But in a striking commentary on the travails of and digital-age authorship, no one thought to tell Astro Sloth’s creator: the Portuguese artist Pedro Dionísio.
“That’s crazy, this is news to me,” Dionísio said by e-mail after being contacted by The Post. “I’ve been spending the last twenty four hours … thinking about how I’m going to write this into my portfolio.”
Astro Sloth was never intended as a portfolio piece: certainly, Dionísio didn’t imagine it taking on the life it did. He’s a freelance graphic artist, who usually relies on logo and Web site design to pay the bills. In early 2012, however, Dionísio was practicing Photoshop by superimposing animal heads onto pictures of humans. Astro Sloth was destined for the “recycling bin,” he said, but his girlfriend thought it was funny — so he posted the digital artwork on his personal Tumblr, instead.
From Tumblr, of course, Astro Sloth took on a life all his own. Within weeks, fans had dedicated Facebook pages, Twitter accounts and Tumblrs to the sloth, few of them crediting his original maker. In late 2012, a fan changed her father’s desktop backgrounds to Astro Sloth, officially enshrining its meme status. Astro Slothing remains a popular prank: There’s an entire, hilarious Tumblr tag devoted to it.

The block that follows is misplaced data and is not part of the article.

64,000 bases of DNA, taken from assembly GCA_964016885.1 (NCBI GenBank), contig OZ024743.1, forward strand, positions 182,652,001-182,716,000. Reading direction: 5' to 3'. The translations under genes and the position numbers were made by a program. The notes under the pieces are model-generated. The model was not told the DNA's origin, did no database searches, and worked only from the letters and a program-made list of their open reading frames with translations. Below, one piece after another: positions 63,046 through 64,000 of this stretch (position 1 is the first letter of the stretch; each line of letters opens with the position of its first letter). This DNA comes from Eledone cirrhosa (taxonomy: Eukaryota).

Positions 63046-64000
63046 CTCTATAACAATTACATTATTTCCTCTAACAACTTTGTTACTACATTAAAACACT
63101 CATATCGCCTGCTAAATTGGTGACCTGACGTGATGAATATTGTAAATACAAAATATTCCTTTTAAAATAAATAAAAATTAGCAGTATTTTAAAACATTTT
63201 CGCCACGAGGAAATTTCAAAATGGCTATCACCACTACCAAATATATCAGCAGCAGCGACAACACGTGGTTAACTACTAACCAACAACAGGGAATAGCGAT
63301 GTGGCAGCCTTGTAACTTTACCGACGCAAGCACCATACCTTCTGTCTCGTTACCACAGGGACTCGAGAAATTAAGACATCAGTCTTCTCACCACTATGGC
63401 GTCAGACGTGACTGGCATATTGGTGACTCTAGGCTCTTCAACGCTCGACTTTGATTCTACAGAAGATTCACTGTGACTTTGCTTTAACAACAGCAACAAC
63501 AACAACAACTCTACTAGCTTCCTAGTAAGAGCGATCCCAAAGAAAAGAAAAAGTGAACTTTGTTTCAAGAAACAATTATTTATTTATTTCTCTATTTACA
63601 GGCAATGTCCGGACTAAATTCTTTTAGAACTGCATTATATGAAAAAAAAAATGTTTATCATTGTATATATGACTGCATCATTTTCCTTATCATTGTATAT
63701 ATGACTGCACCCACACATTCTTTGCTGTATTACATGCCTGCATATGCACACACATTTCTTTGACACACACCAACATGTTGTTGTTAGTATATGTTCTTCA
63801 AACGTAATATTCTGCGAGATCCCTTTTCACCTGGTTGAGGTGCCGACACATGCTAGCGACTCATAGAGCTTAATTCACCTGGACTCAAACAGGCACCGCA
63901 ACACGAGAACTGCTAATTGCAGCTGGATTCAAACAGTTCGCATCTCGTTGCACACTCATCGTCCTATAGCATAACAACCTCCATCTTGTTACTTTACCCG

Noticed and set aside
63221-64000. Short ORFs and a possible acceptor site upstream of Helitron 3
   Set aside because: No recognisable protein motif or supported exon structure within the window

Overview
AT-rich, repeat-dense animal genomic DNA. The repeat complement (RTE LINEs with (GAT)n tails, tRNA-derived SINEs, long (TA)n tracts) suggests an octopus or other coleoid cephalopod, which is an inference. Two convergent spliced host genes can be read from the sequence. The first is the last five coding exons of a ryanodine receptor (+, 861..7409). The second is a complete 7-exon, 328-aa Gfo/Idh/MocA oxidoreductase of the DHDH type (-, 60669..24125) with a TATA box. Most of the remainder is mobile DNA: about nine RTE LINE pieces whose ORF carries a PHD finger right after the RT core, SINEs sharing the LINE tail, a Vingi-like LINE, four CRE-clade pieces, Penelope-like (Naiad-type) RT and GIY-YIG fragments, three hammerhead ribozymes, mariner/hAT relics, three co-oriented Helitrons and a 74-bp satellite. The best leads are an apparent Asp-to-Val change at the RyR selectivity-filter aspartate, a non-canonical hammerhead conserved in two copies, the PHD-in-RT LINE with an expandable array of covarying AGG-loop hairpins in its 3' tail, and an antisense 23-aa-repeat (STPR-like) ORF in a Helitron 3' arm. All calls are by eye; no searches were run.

Dionísio loves that virality, for the most part: He’s particularly fond of the people who have made Astro Sloth tip jars at bars, or gotten Astro Sloth tattoos. Unfortunately, there’s also a downside to watching your artwork become a meme: Dozens of online stores currently sell Astro Sloth merchandise, without crediting or paying Dionísio.
Those T-shirts and mugs and tote bags complete with the prints and T-shirts that Dionísio sells himself — prints and T-shirts that, on a monthly basis, earn the artist almost enough money to cover his rent.
“I often see Astronaut Sloth merchandise that isn’t mine all over the web,” he said. “Even though I’d like to have at least credit for it, I’d go crazy if I tried to stop every online vendor from selling my work.
“In the end, I could use the money but hey, it’s still my image that’s going to the moon. How crazy is that?”
Lunar Mission One did not immediately respond to The Post’s questions about how they’re using Dionísio’s work and how they plan to credit him. But the artist isn’t too concerned: He’s just excited to see his work literally taking off.
“I can see how someone can look at Astronaut Sloth and see themselves: a lazy mammal with such big aspirations,” Dionísio said. Aspirations like sending your artwork to the moon?
Nah, Dionísio said. Even he never dreamed of that.
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